Paul Grangaard's Books


Recycles dryer sheets
Oct 5, 2002
Anyone read "The Grangaard Strategy: Invest Right During Retirement" by Paul Grangaard? I see he's got another book "Plan Right for Retirement With the Grangaard Strategy" out this month.

I saw mention of his book in today's paper. Would be interested if anyone on this board has read either of them and their opinion.

(still figuring out this ER stuff)

I've recently read "The Grangaard Strategy". I thought the pages where he details how to go about building a bond ladder were very good.

However, I had some problems with the pages "showing" that stocks are safe long term investments (e.g. that the risks of stocks decreases as time increases). This is a commonly held myth that should not be accepted without some further research.

Any specific questions about the book?

- Alec
Thanks for the feedback. No specific questions. I picked up a copy today.

(Still getting use to this ER thing)
Congrats! Now you have time to read the book and give us a synopsis. B. Dalton had nothing by Grangaard when I started Christmas shopping in the mall yesterday - in ER you get to do things during non-rush hours - after ten years I still get the jollies watching the morning rush hour crossing the lake in the distance from the back deck.
P.S. - I did buy the Warren Buffet Way and Your Money or Your Life. Ten plus years into ER perhaps a little late but intend to read them anyway.
I have read Graangard's book and got pretty excited about his philosophy. Then I put a few posts here about it, and it was pretty much ripped by several posters. Here's what they don't like and I can't dispute them. You have 2 ladders, 1 for income and 1 for growth. So, probably about 50 - 50 in each. The growth ladder is stocks, the income ladder is, maybe, bonds. You use up the income ladder over a 10 year period. Meanwhile the growth ladder grows and grows for 10 years. And after 10 years, you have more than you started with. BUT, during that period, you gradually build your stock allocation from 50 percent to 100 percent. So, you never re-balance your portfolio.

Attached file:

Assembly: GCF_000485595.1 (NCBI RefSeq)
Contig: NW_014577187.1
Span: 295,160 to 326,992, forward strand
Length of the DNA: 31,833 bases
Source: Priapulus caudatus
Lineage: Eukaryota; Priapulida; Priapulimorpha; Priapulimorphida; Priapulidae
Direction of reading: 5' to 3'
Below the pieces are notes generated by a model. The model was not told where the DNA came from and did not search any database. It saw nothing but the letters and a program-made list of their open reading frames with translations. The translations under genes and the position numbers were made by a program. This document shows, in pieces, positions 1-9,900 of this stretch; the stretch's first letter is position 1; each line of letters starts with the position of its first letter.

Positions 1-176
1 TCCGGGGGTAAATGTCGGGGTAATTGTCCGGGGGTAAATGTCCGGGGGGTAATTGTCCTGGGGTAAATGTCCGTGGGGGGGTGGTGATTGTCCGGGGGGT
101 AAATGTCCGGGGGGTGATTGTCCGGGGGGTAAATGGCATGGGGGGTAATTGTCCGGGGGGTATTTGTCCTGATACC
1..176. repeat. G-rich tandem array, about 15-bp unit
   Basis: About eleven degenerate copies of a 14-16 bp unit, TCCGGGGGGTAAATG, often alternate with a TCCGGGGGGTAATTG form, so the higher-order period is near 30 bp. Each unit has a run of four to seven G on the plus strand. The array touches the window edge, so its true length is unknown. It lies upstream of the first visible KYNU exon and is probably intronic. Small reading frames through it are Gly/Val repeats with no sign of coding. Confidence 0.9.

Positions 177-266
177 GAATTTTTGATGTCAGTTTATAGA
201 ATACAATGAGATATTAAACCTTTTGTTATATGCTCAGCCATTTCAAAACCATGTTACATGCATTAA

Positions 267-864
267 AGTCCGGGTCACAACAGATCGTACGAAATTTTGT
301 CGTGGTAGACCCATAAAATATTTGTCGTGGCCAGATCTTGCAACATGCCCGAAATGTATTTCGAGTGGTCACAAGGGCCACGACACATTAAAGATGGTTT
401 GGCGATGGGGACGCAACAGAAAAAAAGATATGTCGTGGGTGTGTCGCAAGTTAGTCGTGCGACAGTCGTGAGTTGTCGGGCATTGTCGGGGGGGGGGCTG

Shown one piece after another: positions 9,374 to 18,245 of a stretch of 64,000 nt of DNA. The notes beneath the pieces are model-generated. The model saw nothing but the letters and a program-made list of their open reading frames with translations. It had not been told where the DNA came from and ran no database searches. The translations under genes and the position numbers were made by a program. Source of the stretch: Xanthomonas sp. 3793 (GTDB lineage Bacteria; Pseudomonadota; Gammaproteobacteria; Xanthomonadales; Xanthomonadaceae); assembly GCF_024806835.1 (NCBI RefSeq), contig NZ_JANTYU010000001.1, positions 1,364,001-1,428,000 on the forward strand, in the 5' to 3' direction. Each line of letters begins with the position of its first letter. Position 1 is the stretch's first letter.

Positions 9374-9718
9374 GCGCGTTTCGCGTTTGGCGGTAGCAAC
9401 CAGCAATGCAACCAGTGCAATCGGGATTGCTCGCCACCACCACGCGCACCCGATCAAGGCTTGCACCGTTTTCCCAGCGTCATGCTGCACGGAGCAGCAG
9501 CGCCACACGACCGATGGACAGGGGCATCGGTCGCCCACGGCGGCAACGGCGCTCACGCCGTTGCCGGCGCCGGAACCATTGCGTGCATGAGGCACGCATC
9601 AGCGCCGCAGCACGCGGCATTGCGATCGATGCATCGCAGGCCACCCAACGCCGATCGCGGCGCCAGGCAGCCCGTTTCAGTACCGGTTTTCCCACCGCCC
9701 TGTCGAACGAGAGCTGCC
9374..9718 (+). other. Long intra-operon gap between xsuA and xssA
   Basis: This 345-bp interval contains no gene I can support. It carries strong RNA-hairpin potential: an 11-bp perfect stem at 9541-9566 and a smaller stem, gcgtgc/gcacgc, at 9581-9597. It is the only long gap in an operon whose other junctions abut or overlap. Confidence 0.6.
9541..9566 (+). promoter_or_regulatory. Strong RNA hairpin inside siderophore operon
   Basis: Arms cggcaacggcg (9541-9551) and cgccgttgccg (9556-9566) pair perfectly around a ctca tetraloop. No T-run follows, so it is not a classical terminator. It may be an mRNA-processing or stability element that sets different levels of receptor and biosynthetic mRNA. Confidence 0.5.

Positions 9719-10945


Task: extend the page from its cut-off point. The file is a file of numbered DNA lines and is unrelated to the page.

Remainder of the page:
Seems dangerous doesn't it ? His idea may be good theory, but what if you run into bad times from year 6 thru 8? Like we did from 2000 thru 2002. You'd lose a lot of money and would not have time to recoup.
What's the answer? what should you do ? what should I do? DON"T KNOW. But I do want to be conservative, more so that Graangard. And I do like the 4% rule .... only withdraw 4% per year.
Just finished the book. I found it to be an interesting read, but didn't take away much of value.

First of all his analysis relies on much higher expectations for growth than I'm comfortable with. He's looking for 10% from large cap stocks and 12% from small caps. Even with an estimated 3% inflation rate, this lets him use a 6% initial withdrawal rate in his example.

I'm not comfortable using much more than 7 - 8% combined growth for stocks. And 6% is way beyond my comfort level for a safe initial withdrawal rate.

Grangaard recommends 10 years expense buffer made up of various fixed income investments. His reasoning for 10 years is that if you sell stocks more frequently than that (on average), you're leaving significant growth on the table and therefore will end up with a much smaller portfolio when you die. He outlines an example of a 5yr and a 10yr withdrawal strategy to support his claim.

I personally like the longer expense buffer, but in many cases this may result in such a large portion of one's portfolio in fixed income investments that there's too little left to be invested in stocks to generate the necessary growth.

(still getting used to this ER lifestyle)
Today's low dividend yield, and high P/E ratios may reduce future long term returns on the S&P a bit below the historic norms.
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